Local government officials in many communities are finding it increasingly difficult to fund fire protection with existing levels of revenues and property tax. Establishing a fire territory is an option that can provide a new revenue stream for fire services. The deadline to establish a fire territory pursuant to Indiana Law is March 31 of a given year to levy property taxes in the following year. Prior to establishing a fire territory, participating units are required to hold a minimum of three (3) public hearings and one (1) adoption meeting after January 1 and before April 1. There are key pieces of information that need to be presented at the public hearings including but not limited to: the property tax levy and rate to be imposed by the fire territory, the estimated effect of the fire territory on taxpayers in each of the affected taxing districts, and the estimated impact on local income tax, circuit breakers and other revenues on all other taxing units within the county. It’s recommended that you begin discussions with participating units and prepare a financial impact analysis six months to a year prior to holding the public hearings and adoption.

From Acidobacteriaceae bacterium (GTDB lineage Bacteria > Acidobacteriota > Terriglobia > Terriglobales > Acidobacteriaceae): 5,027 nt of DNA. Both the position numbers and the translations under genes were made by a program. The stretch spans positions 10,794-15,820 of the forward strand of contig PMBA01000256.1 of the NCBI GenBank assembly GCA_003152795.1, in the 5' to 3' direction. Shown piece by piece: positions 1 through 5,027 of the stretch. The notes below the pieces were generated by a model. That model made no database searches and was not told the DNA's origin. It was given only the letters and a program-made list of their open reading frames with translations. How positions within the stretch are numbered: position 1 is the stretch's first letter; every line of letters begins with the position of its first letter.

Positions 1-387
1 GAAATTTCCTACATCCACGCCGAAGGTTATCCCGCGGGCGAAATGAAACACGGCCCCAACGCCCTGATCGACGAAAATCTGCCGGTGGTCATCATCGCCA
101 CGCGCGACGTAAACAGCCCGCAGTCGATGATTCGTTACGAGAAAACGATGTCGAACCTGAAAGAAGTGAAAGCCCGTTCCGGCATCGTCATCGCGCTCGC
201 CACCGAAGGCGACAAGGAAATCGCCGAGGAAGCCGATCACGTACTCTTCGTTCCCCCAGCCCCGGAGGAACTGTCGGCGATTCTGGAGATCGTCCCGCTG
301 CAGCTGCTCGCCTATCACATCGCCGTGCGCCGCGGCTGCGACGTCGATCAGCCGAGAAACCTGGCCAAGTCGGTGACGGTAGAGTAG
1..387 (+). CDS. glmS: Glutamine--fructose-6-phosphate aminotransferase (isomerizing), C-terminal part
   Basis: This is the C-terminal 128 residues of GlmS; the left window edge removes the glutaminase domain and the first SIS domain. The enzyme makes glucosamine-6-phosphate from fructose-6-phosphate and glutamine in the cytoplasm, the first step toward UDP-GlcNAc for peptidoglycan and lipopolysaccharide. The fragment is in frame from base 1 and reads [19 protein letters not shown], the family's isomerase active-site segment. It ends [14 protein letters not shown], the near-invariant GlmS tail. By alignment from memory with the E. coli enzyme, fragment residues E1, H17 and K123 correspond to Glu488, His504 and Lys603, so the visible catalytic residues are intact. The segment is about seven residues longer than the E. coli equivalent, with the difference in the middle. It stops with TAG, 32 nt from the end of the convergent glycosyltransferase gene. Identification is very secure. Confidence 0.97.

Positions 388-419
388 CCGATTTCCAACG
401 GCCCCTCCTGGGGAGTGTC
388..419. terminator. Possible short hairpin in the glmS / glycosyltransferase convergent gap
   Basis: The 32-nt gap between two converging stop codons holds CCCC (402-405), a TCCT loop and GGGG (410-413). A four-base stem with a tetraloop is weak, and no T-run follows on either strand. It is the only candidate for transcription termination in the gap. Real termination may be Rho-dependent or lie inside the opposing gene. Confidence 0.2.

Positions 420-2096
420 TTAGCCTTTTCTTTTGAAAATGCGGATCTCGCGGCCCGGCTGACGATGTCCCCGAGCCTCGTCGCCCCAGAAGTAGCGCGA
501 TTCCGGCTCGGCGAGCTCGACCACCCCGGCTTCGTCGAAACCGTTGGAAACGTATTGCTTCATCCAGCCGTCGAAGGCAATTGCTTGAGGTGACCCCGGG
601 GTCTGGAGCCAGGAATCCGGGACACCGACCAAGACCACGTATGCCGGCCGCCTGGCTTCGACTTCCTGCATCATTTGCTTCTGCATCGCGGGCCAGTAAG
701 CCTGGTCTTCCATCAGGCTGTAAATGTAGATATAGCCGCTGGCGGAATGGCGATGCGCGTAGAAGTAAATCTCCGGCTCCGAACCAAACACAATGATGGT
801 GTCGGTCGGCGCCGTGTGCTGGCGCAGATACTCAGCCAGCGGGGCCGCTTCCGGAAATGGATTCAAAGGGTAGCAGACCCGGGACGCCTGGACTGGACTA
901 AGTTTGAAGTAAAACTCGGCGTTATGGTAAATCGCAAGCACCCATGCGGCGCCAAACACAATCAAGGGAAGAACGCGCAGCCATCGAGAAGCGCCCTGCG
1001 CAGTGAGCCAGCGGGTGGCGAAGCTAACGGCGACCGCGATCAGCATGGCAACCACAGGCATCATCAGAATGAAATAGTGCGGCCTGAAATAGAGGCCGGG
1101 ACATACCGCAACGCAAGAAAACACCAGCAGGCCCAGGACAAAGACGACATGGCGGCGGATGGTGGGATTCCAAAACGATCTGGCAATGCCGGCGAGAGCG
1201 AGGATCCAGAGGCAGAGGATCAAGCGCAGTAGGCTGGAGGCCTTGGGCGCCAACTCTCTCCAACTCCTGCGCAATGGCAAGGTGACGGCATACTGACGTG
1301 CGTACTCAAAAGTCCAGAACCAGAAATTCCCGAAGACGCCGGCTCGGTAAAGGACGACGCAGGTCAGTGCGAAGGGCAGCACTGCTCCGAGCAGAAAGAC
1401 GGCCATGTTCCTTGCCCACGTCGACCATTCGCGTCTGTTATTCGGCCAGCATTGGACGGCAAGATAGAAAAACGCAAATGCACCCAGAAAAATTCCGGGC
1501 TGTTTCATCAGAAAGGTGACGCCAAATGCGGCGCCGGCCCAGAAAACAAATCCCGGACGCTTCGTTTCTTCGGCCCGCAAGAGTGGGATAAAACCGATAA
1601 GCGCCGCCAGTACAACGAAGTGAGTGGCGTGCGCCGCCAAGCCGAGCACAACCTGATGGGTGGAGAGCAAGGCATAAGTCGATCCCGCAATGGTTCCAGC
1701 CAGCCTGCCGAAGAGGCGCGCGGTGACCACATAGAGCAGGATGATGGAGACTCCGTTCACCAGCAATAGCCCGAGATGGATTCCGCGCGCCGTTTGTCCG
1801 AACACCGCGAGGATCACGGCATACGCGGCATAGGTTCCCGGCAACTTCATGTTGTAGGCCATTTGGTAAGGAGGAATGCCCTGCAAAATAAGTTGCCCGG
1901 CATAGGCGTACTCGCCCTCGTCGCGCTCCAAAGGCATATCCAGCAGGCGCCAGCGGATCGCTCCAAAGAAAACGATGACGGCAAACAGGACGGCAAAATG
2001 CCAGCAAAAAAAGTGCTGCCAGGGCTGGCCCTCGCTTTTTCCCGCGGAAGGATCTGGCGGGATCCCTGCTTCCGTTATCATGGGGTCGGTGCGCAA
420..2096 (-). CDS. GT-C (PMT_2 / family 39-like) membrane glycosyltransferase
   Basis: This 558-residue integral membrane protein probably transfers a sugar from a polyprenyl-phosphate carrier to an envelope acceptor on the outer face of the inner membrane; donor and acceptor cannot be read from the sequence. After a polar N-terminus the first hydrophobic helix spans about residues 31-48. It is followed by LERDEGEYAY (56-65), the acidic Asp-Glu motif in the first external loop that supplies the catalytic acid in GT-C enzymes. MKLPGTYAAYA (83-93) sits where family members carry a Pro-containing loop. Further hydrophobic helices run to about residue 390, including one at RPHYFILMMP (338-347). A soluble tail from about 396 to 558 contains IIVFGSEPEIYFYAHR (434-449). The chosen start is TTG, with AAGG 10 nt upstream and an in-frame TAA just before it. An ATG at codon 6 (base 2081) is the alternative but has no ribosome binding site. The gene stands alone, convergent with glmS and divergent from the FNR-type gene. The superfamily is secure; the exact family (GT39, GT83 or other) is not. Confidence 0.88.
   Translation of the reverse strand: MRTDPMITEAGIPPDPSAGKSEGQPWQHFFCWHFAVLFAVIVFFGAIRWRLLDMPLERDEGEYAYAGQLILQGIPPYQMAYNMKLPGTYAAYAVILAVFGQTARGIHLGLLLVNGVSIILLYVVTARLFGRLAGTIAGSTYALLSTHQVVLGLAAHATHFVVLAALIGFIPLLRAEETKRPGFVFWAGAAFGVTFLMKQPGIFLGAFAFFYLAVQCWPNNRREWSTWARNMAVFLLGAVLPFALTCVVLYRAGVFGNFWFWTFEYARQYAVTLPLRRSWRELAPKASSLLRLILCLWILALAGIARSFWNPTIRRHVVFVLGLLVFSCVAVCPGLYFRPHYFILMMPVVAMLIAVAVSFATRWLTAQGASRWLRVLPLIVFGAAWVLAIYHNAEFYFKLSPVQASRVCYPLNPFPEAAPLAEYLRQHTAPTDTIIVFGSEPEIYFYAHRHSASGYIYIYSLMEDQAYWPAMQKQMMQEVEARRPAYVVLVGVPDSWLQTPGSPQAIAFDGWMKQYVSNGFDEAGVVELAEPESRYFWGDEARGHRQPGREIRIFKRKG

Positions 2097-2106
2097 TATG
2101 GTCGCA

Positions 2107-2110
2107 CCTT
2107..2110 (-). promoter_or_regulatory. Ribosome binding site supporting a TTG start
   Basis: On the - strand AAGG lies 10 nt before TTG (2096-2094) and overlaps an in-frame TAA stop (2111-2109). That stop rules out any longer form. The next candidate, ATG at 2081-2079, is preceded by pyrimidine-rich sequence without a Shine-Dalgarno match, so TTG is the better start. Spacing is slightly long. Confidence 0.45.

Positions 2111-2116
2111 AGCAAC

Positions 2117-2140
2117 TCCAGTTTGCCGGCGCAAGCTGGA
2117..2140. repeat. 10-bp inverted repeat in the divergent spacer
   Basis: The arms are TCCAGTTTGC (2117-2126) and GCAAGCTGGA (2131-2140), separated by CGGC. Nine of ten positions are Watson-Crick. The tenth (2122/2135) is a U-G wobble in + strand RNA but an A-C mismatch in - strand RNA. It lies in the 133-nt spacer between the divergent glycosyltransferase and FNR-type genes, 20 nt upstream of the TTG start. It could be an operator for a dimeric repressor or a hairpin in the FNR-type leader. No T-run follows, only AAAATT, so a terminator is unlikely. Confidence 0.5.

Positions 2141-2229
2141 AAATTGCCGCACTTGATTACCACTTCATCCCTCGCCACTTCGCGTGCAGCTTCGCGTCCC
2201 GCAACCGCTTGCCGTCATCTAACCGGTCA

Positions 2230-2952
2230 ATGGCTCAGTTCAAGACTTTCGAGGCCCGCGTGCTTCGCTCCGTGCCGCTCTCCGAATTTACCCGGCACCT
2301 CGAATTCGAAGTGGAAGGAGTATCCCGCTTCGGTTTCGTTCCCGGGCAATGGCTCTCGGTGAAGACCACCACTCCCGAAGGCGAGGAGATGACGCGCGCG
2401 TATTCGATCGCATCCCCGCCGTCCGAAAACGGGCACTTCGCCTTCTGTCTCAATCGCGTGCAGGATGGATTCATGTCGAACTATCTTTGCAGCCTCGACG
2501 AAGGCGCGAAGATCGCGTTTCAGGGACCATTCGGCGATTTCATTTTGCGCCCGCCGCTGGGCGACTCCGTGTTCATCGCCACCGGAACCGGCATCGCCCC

New legislation passed early in 2023 adds another layer of complexity to the establishment of a fire territory. HEA 1454 provides that Tax Increment Finance (TIF) allocation areas may not capture property tax rates attributable to fire territories established after December 31, 2022, regardless of when the TIF area was created. This change in legislation could result in higher revenues for fire protection territories in cases where all or part of the new fire territory is located within a newly formed or existing TIF allocation area. HEA 1454 allows for a reduction in the amount of TIF allocation to be distributed to the fire territory if the Redevelopment Commission (RDC) determines that it is unable to meet its debt service obligations. A calculation is required to determine the excess of proceeds of the increase of property tax associated with the establishment of the fire territory and will help to determine if debt service supported by TIF can continue to be funded if there is a reduction of property tax related to fire services. The calculation may be made by the RDC in collaboration with the County Auditor and the fire territory and must be submitted to the Department of Local Government Finance (DLGF) to verify accuracy.
Baker Tilly has assisted many local entities with feasibility studies to determine if a fire territory would be advantageous. We understand the nuances, government levy issues, tips to make a new arrangement successful and pitfalls to avoid. If you have questions or need assistance, please contact Paige Sansone at [email protected] or Susan Cowen at [email protected].